Like many African-American women, I've got an almost religious relationship with my hair appointment. Once every two weeks, I make my pilgrimage to the Crown and Glory Hair Salon, where I sit under the ministry of Cheryl, who's got "growing hands." There, Cheryl and whichever other customers or hairdressers are there serve as surrogate mothers, sisters, counselors, doctors, preachers, sociologists, whatever. And sometime during the evening—maybe while my head is in the sink, under the dryer, being clipped or curled—somebody's going to end up talking about men.
So when I realized I'd double-booked—the press screening for Beauty Shop and my regular hair appointment were on the same day—I thought to myself: This had better be worth it.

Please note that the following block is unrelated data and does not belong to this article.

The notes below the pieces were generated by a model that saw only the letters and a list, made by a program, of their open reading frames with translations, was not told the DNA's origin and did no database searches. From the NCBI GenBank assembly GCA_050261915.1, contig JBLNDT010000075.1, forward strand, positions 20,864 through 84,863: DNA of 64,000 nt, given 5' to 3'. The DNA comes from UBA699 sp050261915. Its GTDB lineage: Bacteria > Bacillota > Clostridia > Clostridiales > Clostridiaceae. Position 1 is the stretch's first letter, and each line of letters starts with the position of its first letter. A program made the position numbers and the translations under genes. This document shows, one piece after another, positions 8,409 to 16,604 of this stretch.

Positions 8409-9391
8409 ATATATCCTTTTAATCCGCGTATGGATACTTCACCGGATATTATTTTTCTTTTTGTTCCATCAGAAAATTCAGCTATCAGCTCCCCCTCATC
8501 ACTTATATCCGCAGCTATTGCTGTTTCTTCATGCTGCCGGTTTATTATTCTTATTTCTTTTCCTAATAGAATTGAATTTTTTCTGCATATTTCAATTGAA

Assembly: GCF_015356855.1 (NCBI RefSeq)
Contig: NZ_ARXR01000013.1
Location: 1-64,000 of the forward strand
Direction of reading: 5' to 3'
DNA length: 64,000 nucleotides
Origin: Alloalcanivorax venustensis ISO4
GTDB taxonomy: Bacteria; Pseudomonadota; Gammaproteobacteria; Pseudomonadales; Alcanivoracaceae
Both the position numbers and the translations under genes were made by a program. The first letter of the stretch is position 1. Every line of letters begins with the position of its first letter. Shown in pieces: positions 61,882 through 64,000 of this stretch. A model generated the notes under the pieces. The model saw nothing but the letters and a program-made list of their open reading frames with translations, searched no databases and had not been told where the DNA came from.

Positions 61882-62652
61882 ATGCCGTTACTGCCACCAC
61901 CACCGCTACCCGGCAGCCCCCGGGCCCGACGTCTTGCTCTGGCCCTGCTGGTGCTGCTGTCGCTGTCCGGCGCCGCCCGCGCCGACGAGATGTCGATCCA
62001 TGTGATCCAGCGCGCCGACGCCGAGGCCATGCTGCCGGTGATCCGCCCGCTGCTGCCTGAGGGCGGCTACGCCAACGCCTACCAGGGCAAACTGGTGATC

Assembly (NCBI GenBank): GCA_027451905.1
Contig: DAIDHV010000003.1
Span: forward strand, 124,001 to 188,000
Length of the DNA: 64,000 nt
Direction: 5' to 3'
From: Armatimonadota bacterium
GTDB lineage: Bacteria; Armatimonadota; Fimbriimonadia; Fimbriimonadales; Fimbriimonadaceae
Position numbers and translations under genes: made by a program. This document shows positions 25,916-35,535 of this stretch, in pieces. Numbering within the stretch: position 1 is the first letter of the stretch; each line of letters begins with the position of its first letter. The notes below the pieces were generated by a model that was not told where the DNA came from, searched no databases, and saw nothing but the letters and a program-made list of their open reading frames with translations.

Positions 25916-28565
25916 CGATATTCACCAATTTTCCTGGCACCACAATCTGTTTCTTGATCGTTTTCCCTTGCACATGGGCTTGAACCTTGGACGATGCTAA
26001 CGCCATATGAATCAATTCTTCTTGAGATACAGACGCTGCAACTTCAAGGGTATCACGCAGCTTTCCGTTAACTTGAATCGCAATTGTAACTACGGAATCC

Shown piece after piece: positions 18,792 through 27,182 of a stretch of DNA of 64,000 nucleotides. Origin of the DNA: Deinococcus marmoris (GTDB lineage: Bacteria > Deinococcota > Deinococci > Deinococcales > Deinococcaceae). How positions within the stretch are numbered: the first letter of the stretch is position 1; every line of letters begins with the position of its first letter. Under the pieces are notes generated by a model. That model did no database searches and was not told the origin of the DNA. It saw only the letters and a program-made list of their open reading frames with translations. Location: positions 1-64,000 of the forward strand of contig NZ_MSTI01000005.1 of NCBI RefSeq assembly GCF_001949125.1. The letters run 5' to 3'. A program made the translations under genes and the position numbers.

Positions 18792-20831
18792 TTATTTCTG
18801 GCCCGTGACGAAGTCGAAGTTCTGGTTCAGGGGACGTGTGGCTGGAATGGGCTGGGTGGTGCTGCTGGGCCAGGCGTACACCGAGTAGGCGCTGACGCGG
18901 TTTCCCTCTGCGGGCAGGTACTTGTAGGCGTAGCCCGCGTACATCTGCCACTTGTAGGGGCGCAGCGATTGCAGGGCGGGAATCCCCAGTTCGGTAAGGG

Hairdresser Gina (Queen Latifah), first encountered in Barbershop 2: Back in Business, is the mother of a musically gifted daughter, Vanessa (Paige Hurd). The recently widowed Gina has left her booth at the beauty shop in Chicago and moved to Atlanta so Vanessa can attend a performing arts school. But Vanessa enjoyed sharing music with her father, so the grieving tween's rehearsals feature technical virtuosity, but lack joy.
Meanwhile, Gina is frustrated with her work. She's stuck at a chi-chi salon owned by snobbish Jorge, played with clipped English in a vaguely French/Eastern European accent by a metrosexual Kevin Bacon with highlights. When Gina and Kevin get into yet another argument over her refusal to follow his arbitrary salon hierarchy, she leaves, determined to open her own shop. The story of Gina's struggle to open and maintain her new salon (amidst the jealous Jorge's attempts to thwart her) and Vanessa's rediscovery of her joy in music make up the film.
This comedy's ...1
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